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John Fillinger, Director of Utility Marketing, Badger Meter, rounds up his top smart city water trends for 2019.
Now more than ever, water utilities are being asked to do more with less. Efficiency, flexibility, reliability and accuracy remain paramount to ensuring the longevity of a system and delivering overall cost savings.
Finding water metering solutions and technologies that can help to achieve these goals is top-of-mind for utility managers.
As water utilities evaluate strategic financial investments in their water systems during 2019, the following key trends are predicted to shape how they will be thinking about and managing their water systems:
Strategically investing in a smarter water system: In last year’s AWWA 2018 State of the Water Industry Report, optimising operations was highlighted as a great concern for utilities. Because most water utilities and municipalities have limited resources, this trend is expected to continue in 2019.
Deploying a solution that leverages smart data and offers flexibility can help. By implementing a smart water metering solution enabled by the Internet of Things (IoT), water utility managers can build a holistic view of their water system – especially when using solutions where the water utility owns its data. Water utility managers can get a hands-on view of their water system that can enable them to better understand and manage the utility’s operations – and save money.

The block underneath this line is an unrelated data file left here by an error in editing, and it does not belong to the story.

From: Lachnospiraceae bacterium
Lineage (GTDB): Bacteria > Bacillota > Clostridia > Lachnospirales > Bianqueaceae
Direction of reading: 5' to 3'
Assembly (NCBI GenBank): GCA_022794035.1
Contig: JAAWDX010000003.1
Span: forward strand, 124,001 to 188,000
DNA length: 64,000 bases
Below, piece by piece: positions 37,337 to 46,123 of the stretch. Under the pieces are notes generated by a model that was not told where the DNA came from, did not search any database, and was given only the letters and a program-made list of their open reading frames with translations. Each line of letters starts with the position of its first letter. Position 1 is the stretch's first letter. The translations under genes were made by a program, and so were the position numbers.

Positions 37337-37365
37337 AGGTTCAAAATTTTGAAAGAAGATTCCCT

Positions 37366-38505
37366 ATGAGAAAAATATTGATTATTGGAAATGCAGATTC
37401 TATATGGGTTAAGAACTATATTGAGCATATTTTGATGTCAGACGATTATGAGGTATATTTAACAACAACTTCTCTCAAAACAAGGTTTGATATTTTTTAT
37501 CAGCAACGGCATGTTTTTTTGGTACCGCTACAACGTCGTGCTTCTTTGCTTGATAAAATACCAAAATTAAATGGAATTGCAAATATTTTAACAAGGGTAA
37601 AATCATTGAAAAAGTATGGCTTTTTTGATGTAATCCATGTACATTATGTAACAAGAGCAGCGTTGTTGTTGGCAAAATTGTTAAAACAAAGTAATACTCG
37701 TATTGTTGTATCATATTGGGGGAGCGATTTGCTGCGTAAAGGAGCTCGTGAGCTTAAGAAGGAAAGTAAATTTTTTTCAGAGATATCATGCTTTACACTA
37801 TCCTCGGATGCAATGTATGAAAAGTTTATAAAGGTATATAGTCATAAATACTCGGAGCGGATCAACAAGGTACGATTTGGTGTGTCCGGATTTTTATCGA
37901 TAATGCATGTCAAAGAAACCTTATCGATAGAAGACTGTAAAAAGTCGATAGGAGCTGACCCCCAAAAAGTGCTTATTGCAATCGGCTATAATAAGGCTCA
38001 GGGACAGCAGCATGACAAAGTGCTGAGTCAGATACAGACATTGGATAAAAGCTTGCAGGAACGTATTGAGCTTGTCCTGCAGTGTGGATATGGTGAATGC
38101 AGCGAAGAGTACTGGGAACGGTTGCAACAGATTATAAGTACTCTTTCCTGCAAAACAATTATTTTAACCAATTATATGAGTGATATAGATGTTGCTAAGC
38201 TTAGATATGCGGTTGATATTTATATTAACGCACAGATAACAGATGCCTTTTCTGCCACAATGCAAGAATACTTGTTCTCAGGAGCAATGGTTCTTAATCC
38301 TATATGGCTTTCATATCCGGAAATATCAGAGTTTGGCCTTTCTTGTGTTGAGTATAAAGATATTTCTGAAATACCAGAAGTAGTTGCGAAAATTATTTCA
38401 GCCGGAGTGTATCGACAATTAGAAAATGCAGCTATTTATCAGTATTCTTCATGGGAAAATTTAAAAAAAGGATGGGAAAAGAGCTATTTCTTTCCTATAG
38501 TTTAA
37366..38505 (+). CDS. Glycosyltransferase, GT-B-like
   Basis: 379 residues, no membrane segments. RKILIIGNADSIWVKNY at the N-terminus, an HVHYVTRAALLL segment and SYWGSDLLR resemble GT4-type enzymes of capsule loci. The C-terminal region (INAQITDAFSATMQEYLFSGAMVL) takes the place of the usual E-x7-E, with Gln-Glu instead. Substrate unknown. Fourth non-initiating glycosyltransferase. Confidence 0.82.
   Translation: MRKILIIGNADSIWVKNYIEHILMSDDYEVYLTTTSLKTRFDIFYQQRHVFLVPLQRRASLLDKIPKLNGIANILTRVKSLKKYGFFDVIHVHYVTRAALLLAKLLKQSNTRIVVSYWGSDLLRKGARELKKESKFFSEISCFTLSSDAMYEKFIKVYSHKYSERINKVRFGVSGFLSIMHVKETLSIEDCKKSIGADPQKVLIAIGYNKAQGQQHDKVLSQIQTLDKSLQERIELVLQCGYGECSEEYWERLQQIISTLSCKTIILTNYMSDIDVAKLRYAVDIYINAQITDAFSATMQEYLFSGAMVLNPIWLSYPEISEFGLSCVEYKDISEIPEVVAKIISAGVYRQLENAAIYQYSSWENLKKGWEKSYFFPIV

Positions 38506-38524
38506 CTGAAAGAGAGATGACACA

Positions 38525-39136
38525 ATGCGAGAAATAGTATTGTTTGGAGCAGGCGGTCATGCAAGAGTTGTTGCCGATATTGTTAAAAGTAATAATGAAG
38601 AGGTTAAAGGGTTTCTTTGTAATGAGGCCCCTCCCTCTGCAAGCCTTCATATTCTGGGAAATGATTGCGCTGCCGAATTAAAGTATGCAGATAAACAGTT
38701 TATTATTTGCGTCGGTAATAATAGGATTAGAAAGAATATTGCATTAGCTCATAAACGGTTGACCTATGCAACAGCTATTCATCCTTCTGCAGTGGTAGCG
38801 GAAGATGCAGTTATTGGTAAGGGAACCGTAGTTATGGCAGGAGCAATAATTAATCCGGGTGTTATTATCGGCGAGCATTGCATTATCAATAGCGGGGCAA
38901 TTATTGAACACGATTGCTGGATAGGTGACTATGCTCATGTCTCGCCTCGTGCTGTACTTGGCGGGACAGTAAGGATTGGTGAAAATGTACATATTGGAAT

For instance, one utility in Kentucky used the savings gained from its initial commercial meter pilot to help pay for expanded deployment across its entire water system.
Cellular and IoT-based technologies powering utility efficiency and resiliency: As an ongoing trend, the capabilities of cellular and IoT-based technologies will continue to expand in 2019. Cellular technologies eliminate the need for traditional fixed-network infrastructure and provide a flexible transition from mobile technology.
Without the need for traditional fixed-network infrastructure, water utilities can focus their network installation and maintenance costs on other projects. In the past, water utilities upgraded their systems by installing a new physical network around a city. In contrast, cellular-enabled water metering solutions eliminate the upfront expense and hassle tied to fixed-network deployment.
Cellular-enabled water metering solutions eliminate the upfront expense and hassle tied to fixed-network deployment.
While all of these benefits are important to the daily operations for a water utility, when a crisis happens routing operations often go upended. Recent devastating hurricanes, wildfires and tornadoes have destroyed portions of the infrastructure of a number of cities.
One of the largest, albeit hopefully unused, benefits of cellular-enabled technologies is resiliency. Because of the importance to first responders, cellular networks typically come back online fast in order to support emergency efforts. That means a water utility using cellular networks would be back online too, without having to repair infrastructure.